Senate debates

Thursday, 24 November 2016


Income Tax Rates Amendment (Working Holiday Maker Reform) Bill 2016, Treasury Laws Amendment (Working Holiday Maker Reform) Bill 2016, Superannuation (Departing Australia Superannuation Payments Tax) Amendment Bill 2016; In Committee

1:04 pm

Photo of Jacqui LambieJacqui Lambie (Tasmania, Independent) Share this | Hansard source

I am going to break this down even more simply. If you walk outside, hop on the tractor to do some work and you find that all the tyres have been let down again, you know who let your tractor tyres down—yep—it is those crazy next door neighbours, the Nats. They sit on their porches in there rocking chairs with pieces of straw hanging out of their mouths with their modified Adler shotguns cradled in their arms, because they cannot hit the tin cans and the flying foxes with their first shots. So what do you do? The crazy Nats have crept over in the middle of the night, again—they have done it for the last 18 months—terrorised the sheep, put in crop circles, flogged your fuel and let down all your tractor tyres again. Do you pump up three tractor tyres before you do your work or do you pump up four? Do you have a 19 per cent backpacker tax or do you have a 10.5 per cent tax? The crazy Nationals, with their 11-shot rapid-fire shotguns and Jackie Lambie obsession, would love it if you only pumped up three out of the four tyres they have let down. The Nationals want to rock on their verandahs, laugh and take pot shots with their Adler shotguns while farmers struggle to get their work done.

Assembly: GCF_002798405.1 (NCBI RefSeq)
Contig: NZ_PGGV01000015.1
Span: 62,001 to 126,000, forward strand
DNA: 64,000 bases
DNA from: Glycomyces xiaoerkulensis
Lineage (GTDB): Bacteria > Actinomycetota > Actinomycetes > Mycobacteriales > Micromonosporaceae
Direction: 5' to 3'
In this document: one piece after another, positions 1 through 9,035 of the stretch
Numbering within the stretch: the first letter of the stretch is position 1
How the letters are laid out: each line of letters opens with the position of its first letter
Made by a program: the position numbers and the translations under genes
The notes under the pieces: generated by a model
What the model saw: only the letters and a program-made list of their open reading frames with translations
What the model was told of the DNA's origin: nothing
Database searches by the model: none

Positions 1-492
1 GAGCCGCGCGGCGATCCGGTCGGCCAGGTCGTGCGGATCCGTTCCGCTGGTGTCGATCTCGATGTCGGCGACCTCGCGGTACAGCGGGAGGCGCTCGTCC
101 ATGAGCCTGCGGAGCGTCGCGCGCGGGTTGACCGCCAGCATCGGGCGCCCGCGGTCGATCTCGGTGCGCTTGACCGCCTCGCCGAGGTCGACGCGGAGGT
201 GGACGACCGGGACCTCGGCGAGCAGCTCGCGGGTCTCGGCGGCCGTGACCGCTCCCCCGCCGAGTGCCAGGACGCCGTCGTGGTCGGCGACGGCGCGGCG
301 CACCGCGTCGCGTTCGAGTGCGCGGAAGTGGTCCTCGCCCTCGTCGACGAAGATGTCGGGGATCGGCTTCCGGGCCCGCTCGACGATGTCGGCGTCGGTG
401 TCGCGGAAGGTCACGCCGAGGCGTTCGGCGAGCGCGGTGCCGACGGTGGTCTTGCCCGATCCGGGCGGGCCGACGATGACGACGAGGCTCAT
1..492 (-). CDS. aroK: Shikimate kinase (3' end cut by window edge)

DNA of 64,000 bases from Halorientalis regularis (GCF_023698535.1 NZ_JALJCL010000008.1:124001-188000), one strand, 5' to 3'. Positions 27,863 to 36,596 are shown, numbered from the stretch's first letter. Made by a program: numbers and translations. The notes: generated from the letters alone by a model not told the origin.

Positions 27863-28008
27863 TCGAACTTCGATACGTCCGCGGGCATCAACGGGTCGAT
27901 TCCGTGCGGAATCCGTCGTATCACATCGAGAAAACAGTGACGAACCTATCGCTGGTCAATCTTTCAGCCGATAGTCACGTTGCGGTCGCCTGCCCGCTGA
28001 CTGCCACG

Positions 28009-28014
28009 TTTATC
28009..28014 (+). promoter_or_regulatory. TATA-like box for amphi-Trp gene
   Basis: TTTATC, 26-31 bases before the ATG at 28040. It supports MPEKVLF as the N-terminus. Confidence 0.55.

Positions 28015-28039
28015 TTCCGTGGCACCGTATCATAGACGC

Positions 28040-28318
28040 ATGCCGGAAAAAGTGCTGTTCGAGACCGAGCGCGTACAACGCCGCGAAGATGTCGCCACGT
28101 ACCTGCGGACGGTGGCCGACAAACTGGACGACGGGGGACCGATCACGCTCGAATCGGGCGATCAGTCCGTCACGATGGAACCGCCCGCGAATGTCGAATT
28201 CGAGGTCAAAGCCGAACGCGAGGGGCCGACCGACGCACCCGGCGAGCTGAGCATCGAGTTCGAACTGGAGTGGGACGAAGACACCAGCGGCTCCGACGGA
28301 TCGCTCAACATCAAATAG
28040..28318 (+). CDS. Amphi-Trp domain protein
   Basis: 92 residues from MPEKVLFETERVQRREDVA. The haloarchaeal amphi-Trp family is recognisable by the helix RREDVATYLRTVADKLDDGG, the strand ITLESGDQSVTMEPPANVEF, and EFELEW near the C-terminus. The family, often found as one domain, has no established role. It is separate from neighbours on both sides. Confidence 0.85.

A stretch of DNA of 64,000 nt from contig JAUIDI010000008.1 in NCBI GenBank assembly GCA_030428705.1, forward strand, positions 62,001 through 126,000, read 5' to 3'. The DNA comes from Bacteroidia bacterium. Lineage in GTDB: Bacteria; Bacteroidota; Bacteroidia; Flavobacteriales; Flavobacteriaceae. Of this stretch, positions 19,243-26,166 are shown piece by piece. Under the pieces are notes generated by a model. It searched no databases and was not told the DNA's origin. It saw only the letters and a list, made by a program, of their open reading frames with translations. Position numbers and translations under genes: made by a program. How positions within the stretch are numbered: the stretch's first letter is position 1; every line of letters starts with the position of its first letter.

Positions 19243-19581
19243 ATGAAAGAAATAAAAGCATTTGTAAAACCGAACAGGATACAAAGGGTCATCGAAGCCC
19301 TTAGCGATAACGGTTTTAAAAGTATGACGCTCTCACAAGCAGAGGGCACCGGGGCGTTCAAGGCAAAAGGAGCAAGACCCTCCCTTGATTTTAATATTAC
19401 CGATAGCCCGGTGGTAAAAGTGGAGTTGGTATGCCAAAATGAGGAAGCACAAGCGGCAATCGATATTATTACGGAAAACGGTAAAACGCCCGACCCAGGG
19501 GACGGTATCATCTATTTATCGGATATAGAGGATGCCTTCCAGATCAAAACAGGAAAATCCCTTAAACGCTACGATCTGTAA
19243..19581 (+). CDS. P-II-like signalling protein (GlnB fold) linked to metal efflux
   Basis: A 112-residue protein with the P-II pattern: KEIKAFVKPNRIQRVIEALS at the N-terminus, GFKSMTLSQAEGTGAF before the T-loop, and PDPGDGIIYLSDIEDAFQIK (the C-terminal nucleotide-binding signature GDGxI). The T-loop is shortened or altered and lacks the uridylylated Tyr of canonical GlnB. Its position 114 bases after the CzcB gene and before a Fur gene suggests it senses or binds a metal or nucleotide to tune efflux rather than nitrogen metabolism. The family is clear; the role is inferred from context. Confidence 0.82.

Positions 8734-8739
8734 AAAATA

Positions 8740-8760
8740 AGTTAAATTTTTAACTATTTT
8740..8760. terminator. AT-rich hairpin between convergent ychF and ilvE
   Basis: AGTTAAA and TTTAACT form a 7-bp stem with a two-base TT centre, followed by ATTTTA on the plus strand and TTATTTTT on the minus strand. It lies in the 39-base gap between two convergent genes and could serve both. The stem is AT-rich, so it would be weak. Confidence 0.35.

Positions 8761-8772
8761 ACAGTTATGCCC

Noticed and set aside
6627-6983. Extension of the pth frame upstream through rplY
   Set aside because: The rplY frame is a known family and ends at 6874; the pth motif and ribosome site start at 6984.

In all seriousness, everyone knows that the 19 per cent backpacker tax proposed by the Nationals will not work. It is not internationally competitive. A 10.5 per cent backpacker tax is internationally competitive. Supporting a 19 per cent backpacker tax is like pumping up three tyres after your crazy next door neighbour has let down four tyres. My message to the Nationals today is very simple, and understood by the people in the bush that the Nationals pretend to represent: if you are going to do the job, do it once and get it right. If this legislation is amended to 10.5 per cent by a vote in the Senate during the committee stage then the National senators must have the guts to vote in the third and final reading of this legislation against their own amended and improved legislation, legislation that they know will fix a problem that they have created and that they have done nothing about for well over 18 months. They sit in this chamber under the gaze of farmers whose livelihoods have been placed in jeopardy by their dysfunction and inaction. And they vote against their own reasonably amended legislation that will give immediate and lasting certainty and relief to tens of thousands of farming families and workers all over Australia, especially in my Tasmania. Between the drought, the floods, the dairy crisis and now this, we cannot take any more in Tasmania.


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